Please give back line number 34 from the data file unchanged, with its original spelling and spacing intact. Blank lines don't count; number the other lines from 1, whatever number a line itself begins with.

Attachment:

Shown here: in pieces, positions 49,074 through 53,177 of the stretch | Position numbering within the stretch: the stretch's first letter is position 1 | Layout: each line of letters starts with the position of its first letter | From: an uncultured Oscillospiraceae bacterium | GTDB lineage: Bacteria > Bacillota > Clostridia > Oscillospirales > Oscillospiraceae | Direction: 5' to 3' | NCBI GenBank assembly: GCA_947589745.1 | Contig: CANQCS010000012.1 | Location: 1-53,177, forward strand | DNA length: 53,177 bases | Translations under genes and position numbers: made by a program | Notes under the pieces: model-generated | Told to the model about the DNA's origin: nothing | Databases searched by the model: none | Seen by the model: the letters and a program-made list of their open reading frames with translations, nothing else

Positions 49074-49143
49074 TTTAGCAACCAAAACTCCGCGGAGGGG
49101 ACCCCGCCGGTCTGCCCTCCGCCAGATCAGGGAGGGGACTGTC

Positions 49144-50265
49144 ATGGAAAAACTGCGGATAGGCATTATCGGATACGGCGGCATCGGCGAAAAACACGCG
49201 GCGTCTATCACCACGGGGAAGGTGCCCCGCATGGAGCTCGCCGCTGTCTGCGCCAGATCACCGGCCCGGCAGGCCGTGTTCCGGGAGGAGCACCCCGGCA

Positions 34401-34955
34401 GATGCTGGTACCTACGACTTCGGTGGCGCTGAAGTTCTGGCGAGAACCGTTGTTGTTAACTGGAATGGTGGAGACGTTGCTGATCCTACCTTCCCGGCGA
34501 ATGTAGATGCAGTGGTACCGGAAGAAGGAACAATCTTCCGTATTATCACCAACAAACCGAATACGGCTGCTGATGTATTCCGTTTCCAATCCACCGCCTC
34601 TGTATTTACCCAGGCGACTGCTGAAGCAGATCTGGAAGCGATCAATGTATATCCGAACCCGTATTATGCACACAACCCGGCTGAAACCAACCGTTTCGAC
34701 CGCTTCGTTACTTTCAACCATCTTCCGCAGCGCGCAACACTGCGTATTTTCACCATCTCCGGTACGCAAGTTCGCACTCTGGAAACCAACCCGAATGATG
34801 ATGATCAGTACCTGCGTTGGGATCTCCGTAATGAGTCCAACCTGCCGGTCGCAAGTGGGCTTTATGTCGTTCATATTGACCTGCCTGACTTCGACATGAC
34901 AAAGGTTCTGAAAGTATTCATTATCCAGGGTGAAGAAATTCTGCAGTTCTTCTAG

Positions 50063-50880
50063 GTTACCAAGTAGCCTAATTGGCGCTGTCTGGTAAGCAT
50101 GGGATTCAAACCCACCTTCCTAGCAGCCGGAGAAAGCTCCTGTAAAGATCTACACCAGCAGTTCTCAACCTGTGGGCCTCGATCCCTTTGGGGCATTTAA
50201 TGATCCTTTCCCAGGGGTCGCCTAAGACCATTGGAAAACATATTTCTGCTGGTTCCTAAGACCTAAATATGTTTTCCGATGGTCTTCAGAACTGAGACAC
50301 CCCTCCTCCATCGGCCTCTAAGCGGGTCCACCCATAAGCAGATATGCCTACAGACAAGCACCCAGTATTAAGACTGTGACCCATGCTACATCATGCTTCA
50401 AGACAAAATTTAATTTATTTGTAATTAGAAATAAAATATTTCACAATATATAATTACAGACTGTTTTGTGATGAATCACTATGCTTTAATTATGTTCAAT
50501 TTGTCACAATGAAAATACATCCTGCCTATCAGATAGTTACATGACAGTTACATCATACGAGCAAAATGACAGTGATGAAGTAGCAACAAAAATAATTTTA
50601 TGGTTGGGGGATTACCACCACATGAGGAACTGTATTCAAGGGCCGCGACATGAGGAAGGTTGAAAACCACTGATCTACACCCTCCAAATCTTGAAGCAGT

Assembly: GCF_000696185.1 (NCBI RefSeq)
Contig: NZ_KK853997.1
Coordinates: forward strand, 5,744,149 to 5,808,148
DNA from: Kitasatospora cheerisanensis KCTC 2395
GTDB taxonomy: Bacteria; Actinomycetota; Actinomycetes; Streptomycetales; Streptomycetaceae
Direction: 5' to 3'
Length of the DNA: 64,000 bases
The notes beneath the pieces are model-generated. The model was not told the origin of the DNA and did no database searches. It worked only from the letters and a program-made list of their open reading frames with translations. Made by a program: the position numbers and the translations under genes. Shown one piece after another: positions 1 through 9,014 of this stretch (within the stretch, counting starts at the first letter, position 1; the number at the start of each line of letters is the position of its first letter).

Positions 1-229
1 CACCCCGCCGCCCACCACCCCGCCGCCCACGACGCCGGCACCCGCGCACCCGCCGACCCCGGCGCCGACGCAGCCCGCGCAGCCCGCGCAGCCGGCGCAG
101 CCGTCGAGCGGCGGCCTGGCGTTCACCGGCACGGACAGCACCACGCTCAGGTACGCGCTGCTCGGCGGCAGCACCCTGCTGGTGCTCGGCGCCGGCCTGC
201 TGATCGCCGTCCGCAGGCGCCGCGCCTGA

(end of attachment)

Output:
201 TGATCGCCGTCCGCAGGCGCCGCGCCTGA